The world of Internet users is growing daily. Millions of people are more interested in this type of technology. People like the wireless networks at home, but that isn’t the only place that the security of wireless system broadband networks come into question. The workforce is using these systems. Mobile employees that are on the road a lot will use this type of technology. There are also consumers and all types of environments where wireless networks are used:
The network shell (Netsh) command line utility allows local or remote configuration of network devices such as wireless interfaces. Using the Netsh wlan option you can create filters that block users from connecting to specific wireless networks which may pose a risk to the security of your environment. Users connecting to unsecure open wireless networks increase the risks of their computers being compromised.
The default IP address of Windows 7 (and Windows Server 2008 R2) virtual Wi-Fi Access Point (AP) feature called Wireless Hosted Network is 192.168.137.1. Although, this address is highly unlikely to conflict with other addresses that you may have configured on your network still, you may wish to change it to another value. In order to be able to change this default IP address you need to modify a Registry setting as follows:
If an organization has stringent security policies in place that control network traffic and LAN connections, and does not control the users’ ability to bridge the organizational internal network to an insecure wireless network then the organization may fail its objectives to secure its internal assets appropriately. Laptop users connected to the wired LAN can also connect to a neighbouring insecure wireless network and create a bridge between the networks’ segments which allow the laptop users to expose internal resources to external third-parties.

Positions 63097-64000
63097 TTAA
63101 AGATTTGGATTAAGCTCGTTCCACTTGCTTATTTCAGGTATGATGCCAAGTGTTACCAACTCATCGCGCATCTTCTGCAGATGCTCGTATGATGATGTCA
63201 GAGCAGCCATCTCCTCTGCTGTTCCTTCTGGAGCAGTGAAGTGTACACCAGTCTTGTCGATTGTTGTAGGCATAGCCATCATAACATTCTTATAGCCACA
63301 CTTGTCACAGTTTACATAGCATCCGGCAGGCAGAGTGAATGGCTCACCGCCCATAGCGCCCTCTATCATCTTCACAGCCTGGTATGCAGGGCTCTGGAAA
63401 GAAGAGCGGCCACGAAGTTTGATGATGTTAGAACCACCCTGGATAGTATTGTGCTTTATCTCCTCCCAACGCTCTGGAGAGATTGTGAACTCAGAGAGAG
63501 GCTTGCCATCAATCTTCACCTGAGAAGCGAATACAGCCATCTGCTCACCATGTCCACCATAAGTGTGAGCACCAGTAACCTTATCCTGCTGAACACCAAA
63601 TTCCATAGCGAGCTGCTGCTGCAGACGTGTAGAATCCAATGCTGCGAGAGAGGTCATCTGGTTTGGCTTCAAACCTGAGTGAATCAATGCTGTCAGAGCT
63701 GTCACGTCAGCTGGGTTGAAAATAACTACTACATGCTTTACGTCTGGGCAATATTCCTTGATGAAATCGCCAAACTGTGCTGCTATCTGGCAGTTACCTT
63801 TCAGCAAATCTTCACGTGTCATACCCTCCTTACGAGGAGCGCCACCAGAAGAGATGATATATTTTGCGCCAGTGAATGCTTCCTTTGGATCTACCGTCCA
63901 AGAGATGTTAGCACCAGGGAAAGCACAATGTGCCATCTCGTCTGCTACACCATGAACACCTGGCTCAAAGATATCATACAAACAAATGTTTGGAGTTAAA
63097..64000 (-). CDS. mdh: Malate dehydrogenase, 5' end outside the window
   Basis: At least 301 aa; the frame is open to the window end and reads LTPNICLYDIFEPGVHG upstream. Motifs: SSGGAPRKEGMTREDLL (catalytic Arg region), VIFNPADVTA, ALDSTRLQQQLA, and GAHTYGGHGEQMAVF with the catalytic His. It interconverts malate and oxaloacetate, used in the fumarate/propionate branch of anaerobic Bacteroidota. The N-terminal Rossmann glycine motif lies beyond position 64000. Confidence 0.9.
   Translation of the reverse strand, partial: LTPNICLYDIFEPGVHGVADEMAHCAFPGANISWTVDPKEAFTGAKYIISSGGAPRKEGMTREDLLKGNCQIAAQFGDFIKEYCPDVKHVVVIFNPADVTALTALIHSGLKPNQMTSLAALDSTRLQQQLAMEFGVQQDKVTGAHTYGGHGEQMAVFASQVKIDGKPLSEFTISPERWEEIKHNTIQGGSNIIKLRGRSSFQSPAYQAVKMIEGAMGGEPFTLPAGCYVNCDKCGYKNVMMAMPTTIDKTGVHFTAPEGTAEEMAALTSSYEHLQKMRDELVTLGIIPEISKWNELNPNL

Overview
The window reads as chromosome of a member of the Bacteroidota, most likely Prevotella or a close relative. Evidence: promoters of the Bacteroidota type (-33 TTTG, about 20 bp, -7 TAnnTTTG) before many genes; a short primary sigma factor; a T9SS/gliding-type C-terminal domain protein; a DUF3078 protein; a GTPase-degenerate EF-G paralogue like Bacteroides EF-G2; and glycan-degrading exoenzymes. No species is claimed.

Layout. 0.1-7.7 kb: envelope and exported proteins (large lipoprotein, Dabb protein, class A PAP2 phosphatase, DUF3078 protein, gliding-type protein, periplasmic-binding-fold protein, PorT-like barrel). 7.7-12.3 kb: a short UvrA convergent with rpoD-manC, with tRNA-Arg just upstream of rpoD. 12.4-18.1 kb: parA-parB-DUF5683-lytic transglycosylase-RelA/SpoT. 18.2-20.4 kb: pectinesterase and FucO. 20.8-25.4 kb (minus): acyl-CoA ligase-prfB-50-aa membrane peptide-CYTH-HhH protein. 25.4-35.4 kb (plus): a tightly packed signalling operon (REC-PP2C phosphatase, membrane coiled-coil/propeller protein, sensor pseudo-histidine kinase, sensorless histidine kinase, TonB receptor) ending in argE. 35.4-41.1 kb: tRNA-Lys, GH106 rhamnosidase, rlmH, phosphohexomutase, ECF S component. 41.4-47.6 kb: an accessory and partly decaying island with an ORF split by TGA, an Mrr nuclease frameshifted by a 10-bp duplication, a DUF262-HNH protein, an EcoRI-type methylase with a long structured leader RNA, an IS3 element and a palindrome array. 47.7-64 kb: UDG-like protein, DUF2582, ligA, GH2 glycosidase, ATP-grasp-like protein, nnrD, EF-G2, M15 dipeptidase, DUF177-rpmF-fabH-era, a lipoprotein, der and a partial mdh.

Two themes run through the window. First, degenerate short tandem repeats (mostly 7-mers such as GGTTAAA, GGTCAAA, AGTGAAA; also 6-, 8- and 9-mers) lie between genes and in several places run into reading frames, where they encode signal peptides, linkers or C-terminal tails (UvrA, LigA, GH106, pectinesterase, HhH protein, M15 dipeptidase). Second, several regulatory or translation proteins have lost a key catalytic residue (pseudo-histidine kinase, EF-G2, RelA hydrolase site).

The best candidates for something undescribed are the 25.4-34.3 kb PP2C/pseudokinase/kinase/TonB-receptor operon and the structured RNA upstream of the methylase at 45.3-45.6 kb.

Imagine you need to share some files with a friend or with a colleague while in a meeting and do not have any network means to connect to! You can set up a temporary wireless network between two or more computers running Windows 7 or Vista assuming that both computers are equipped with a wireless interface and are within 9 meters of each other. An ad hoc wireless network is quickly set up as you can see from the following steps:
Connecting a wireless-enabled computer running Windows 7 to a wireless network is pretty straight forward however; if that doesn’t work you can try the netsh command line tool. Below, you will find the steps required to connect your computer to a wireless network using the netsh wlan command. Alternatively to netsh, you can either open Network and Sharing Center and click Connect to a network or click the network icon on your taskbar at the bottom right section of your screen.
In general, troubleshooting network connectivity issues require the same techniques but with Wireless Networks there is an additional layer that you need to consider. You need to be aware of the wireless layer and the implications it has over your connection. In this article I will point out the most common wireless problems and how to resolve them.